Rereading The Empire Trilogy

Rereading the Empire Trilogy: Servant of the Empire, Part 20

Welcome back to the reread of Servant of the Empire by Raymond E Feist and Janny Wurts! Is it me, or are these chapters getting longer?

Chapter 22 -Tumult

Really, chapter headings, Tumult?

SUMMARY: It’s now six months since Axancutar stepped up as Warlord, and for the most part it has been a time of peace. Oh, and it’s the rainy season which means mud, mud and more mud.

Mara is particularly pleased with Saric, her Deputy First Advisor AKA the Emergency Backup Nacoya. Saric, Lujan’s cousin, is smart and sarcastic, and manages to skirt that line of respectful obeisance and snark that Mara enjoys in her employees.

A runner brings big news to House Acoma—the renegade Great One Milamber is back in town which means—cue drum roll—THE RIFT IS BACK OPEN.

Did anyone see that coming? I mean, apart from Mara, obviously, who would be raking it in from hot stock tips if there was a banking economy in this world.

Everything else the messenger has to say is pretty shocking. Turns out that Milamber’s return led to a battle in the Palace, with the Warlord and the Imperial Whites fighting against an army led by Kamatsu of the Shinzawai (father of Hokanu).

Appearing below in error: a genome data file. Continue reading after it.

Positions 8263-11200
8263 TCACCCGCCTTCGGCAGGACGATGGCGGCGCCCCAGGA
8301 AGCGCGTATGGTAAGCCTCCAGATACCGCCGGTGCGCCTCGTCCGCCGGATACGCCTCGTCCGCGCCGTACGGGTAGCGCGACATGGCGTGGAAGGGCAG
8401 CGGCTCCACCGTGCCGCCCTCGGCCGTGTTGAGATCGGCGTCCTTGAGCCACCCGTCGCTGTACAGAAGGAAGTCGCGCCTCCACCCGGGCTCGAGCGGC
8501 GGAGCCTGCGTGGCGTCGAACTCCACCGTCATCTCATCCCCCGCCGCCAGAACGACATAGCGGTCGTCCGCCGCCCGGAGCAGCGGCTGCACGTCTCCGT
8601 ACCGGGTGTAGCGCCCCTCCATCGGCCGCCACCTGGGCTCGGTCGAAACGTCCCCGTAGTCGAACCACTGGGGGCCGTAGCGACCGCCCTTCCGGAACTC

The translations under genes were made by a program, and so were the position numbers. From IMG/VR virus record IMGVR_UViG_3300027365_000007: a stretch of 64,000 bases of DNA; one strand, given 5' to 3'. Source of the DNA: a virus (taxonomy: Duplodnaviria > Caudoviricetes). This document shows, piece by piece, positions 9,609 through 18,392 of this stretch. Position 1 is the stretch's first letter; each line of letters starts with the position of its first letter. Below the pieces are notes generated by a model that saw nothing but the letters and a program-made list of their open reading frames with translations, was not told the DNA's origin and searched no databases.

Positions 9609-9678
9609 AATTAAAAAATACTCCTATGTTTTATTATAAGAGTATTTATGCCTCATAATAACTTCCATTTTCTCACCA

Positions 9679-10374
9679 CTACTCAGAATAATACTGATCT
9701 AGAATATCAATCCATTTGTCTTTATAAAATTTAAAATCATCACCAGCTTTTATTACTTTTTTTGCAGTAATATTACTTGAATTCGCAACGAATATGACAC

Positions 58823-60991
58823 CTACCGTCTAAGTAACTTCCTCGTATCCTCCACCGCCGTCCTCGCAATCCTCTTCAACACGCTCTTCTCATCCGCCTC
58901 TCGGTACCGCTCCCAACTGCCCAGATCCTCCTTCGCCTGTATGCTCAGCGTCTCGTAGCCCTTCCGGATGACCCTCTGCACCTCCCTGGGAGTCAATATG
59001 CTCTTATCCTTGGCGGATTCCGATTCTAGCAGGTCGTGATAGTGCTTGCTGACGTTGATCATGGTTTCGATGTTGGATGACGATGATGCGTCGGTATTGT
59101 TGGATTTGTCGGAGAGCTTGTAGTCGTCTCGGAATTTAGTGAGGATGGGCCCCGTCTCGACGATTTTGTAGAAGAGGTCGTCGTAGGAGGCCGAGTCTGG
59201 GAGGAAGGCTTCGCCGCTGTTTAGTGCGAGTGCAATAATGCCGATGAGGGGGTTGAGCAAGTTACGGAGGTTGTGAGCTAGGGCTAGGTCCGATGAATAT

The Warlord  has since been declared a traitor and sentenced (by the Emperor) to a dishonourable death by hanging.

Oh, and the Emperor has also forbidden any other Tsurani Lord to take Axancutar’s place as Warlord. The High Council has been dissolved and is forbidden (by that pesky Emperor again) from re-forming without his permission. So it looks like somebody has decided to prove to everyone that his position is a little more than a spiritual figurehead then!

The Great Game has been forever altered, and no one is entirely clear what the new rules are.

After two weeks of stress, confusion and snippets of very outlandish rumours about the Emperor and his shenanigans, Mara is relieved when Arakasi finally responds to her summons, turning up in secret on a rainy night. He was far from home, investigating a matter that has been concerning him for some time—the possibility that his network has been compromised by Minwanabi spies. The ambush that nearly killed Keyoke has never sat right with Arakasi.

For now, though, he is needed to inform his mistress about what is going on at the Holy City of Kentosani.

One of Arakasi’s palace spies was unfortunately killed in all the chaos, which he is taking deeply to heart, but he still has some useful intelligence to share:

Milamber did indeed return to Kelewan by way of a Rift, though no one seems to know where it is. He and two others from his homeland were taken prisoner by other Great Ones working for Axancutar—which is a rather dubious way for the Warlord to get around that rule about Great Ones having the highest level of diplomatic immunity in the Empire.